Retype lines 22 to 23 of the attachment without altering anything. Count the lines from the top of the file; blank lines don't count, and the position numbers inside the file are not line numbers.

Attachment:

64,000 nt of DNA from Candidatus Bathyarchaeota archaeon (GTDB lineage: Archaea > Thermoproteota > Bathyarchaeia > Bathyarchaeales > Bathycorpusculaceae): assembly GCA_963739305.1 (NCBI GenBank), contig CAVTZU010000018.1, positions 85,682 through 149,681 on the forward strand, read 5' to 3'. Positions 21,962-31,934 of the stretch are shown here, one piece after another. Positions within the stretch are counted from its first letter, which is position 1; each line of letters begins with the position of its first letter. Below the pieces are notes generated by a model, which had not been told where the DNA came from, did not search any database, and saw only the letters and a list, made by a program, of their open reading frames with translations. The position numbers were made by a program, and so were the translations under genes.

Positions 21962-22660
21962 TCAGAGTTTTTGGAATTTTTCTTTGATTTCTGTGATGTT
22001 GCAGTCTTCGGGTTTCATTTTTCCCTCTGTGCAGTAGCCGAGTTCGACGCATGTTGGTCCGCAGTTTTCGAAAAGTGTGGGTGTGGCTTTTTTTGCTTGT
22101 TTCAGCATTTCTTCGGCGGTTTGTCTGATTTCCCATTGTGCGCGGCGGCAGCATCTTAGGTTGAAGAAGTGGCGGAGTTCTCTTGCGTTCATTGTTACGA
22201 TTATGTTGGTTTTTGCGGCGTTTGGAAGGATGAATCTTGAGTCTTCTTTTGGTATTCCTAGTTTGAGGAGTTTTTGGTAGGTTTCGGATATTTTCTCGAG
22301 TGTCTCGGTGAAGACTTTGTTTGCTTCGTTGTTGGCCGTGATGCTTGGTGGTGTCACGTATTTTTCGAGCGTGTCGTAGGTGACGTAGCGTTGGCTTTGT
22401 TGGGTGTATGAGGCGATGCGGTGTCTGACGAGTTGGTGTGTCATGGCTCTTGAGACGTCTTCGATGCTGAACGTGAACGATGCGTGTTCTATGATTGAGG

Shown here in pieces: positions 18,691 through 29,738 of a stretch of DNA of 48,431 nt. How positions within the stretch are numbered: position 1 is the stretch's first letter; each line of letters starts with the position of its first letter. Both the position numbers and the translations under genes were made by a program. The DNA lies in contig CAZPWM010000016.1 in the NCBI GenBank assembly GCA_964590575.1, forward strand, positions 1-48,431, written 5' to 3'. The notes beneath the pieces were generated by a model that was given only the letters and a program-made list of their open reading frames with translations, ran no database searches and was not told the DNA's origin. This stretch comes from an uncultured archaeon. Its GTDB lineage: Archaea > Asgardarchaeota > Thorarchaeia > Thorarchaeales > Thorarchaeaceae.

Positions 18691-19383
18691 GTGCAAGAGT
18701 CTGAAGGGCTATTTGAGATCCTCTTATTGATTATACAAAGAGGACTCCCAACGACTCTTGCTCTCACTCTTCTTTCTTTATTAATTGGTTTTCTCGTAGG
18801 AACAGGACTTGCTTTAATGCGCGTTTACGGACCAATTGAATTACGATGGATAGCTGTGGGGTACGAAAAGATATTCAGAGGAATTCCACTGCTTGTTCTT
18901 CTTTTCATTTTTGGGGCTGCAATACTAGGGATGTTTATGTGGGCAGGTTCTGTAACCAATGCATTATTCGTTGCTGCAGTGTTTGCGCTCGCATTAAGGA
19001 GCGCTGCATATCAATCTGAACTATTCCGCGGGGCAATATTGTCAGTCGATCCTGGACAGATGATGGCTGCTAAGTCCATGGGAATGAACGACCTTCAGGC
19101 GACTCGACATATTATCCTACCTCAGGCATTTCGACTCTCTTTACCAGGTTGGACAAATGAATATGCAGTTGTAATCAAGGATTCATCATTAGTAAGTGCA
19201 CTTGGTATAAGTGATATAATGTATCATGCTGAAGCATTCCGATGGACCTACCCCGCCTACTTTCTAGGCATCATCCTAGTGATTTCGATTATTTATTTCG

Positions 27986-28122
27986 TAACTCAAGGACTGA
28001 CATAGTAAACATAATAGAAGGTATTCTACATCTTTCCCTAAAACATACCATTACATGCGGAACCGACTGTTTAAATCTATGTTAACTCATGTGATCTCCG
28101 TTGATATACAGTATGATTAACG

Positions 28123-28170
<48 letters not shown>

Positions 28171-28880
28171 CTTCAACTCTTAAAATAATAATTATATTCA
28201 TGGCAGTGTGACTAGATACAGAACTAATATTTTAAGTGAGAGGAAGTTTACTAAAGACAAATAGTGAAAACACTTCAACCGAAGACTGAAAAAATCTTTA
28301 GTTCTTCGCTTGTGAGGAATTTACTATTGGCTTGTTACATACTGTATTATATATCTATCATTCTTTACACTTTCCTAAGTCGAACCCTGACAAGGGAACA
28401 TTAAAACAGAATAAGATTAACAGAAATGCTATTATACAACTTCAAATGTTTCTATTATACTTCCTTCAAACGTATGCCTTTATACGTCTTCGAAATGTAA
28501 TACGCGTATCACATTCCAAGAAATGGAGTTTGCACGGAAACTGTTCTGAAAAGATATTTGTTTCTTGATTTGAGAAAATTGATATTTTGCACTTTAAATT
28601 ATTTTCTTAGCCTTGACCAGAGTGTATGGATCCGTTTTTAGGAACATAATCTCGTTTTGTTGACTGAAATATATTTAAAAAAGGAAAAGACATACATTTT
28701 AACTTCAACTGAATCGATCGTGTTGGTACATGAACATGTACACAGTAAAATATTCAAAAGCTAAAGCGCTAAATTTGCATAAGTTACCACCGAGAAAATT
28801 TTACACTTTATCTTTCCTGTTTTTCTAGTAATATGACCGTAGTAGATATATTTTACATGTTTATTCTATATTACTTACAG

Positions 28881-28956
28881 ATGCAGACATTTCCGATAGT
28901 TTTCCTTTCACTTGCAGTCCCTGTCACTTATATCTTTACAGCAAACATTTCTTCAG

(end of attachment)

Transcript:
Positions 28123-28170
<48 letters not shown>